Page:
Washington, D, C., December 11, 1906. AMERICAN EMBASSY,

Merico, D. F. Following telegram received: • Eight hundred feet of the levees built by the California Development Co. In connection with dam with which Colorado River overflow was recently stopped have given away, and the soil on which levees were raised is so porous that it looks as if they will be ulti.

mately destroyed. All of this work is in Mexico, but, as you know. for the benefit or development of Imperial Valley north of International Boundary. Southern Pacific has already advanced about $1,000,000 for this protection, and if Imperial Valley is to be saved it requires immediate stoppage of the crevasse with another dam and construction of some 20 miles of protection evee, involving expenditure of approximately $3,000,01). Matter is urgent and suggest whether our Government can not be induced to take this matter up immediately with Mexican Government for purpose of taking over entire wort, which is now beyond capacity of individuals or corporations to handle. If flow continues unchecked it will eventually imperil town of Yuma and the Government dam at Laguna. Reclamation Service fully alive to danger. Wilcott can give you detalls.

it can give you detalls. Will you not kindly take matter up vigorously along lines indicated.

You will urge upon Mexican Government necessity of immediate and effective action. You are directed to ascertain discreetly, without assuming liability and without committing this Government, whether Mexico is willing to allow the United States to enter upon the Mexican territory covered by concession to La Sociedad de Riegos y Terrenos de la Baja California (Sociedad Anónima). The question of liability may be discussed and considered later.

Root. and confirm my reply as follows:

MEXICO, D. F., December 14, 1906. Referring to your telegram of the 11th instant:

The Mexican President says La Compañía de Riegos y Terrenos de la Baja California has failed to meet its concession requirements and if that company on notice, which he says will be given at once, can not demonstrate its ability to control the Colorado waters, formal declaration of annulment of concession will without delay be served which can become effective in 15 days. He much deplores the situation and is very willing the United States Government should take up the work on Mexican territory, doing, under a permit from the Mexican Government, whatever is necessary to control the Colorado waters. Mexico would enter into a convention with the United States Government permitting waters needed to be taken from the Colorado across Mexican territory into American. The President is very decided in his opinion that no liability attiches to Mexico for any damages that have occurred, or may occur, and feels that Mexico can not stand any part of the expenses for controlling the river, but will do anything the United States Government may desire beyond this. In the event of annulment of concession, and the United States Government does not take up the work of control of the river, it is doubtful as to what action the Mexican Government would take.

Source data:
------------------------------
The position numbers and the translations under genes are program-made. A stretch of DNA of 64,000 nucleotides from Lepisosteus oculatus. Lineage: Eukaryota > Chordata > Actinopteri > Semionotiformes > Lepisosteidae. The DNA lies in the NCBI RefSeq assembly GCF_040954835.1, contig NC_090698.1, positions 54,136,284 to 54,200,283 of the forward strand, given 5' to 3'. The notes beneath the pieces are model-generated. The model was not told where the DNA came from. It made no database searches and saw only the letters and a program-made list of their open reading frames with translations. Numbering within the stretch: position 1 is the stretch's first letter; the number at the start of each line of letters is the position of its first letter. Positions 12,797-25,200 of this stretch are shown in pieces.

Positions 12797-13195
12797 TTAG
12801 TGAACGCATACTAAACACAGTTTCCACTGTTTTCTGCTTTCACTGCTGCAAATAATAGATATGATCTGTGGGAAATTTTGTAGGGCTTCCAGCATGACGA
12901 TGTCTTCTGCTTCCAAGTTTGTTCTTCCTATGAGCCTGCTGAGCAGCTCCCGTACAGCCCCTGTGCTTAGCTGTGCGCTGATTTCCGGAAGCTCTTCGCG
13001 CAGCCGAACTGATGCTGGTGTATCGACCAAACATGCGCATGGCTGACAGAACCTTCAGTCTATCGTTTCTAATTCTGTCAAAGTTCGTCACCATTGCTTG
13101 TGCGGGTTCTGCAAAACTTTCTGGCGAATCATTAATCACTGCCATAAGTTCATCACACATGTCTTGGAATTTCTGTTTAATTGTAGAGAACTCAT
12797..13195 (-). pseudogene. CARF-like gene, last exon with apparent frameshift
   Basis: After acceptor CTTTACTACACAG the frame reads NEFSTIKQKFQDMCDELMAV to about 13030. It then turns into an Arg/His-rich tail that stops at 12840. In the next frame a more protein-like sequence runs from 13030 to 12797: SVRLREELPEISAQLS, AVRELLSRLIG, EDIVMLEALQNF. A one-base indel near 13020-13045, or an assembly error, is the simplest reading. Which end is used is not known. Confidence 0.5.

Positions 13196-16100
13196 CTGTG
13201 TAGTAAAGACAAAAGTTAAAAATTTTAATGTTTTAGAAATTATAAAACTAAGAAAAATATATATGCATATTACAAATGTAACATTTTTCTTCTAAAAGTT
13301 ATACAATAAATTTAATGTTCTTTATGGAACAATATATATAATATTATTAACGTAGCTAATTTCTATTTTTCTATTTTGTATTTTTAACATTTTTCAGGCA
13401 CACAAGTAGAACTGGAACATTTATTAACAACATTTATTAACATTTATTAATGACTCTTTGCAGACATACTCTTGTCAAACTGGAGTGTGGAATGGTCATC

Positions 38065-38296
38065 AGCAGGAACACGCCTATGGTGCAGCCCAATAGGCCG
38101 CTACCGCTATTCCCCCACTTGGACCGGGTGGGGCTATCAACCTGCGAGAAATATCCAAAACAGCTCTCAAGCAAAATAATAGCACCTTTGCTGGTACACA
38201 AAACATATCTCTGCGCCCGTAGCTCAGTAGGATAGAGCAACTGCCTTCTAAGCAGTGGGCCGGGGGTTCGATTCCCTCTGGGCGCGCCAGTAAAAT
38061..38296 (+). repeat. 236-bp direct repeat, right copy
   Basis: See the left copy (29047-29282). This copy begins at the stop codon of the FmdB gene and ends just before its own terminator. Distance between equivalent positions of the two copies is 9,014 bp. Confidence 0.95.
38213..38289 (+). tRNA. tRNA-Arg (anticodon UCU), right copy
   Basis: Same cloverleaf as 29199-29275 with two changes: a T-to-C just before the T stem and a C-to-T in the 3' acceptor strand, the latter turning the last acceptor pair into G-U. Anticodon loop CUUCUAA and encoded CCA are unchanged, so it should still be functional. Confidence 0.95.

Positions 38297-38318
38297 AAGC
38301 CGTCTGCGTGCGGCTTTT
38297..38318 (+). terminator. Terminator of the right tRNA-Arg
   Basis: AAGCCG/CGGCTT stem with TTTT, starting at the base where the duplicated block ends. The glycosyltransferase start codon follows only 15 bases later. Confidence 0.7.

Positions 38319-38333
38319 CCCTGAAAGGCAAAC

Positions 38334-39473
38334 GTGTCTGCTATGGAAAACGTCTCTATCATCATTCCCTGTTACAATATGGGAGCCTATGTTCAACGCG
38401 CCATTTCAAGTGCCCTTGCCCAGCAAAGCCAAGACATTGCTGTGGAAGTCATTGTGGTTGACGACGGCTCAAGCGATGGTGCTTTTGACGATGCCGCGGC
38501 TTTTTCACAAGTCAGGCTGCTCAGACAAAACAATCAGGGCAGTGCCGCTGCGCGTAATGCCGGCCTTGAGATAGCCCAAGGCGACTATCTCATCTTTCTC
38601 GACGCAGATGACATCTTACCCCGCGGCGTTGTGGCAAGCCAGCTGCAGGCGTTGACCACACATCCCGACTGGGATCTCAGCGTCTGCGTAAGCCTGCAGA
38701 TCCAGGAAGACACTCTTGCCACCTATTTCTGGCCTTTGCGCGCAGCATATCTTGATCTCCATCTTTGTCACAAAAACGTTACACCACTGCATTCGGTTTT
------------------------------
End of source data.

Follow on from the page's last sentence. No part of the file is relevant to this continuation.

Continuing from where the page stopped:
D. E. Thodipsov. I spent more than two hours yesterday with President Diaz, talking over the subject matter of the foregoing telegrams. During the last hour of the time Foreign Minister Mariscal and Minister of Fomento Aldasoro were with us. The President, as well as the two ministers, expressed the thought that the company to whom the concession for taking waters from the Colorado River in Mexico was given (La Compañía de Riegos y Terrenos de la Baja California), has acted in bad faith from the beginning, and it developed during the conversation that the Mexican Government is to at once make this company demonstrate its ability to do what it has undertaken to do in Mexico or cancel its concession.

The outcome of the conversation was that President Diaz said the Mexican Government would permit the United States to do anything the American Government might desire in the control of the Colorado waters in Mexico at or near the place of the present disturbance, and that the Mexican Government, should the American Government so desire, will enter into an agreement permitting the waters taken from the Colorado River in Mexico to be conducted through Mexico to the United States for such use as the American Government might desire to make of them; and the Mexican Gor. ernment will permit any sort of an equipment to be brought into Mexico for the purpose of conducting the work in the event that it should be undertaken,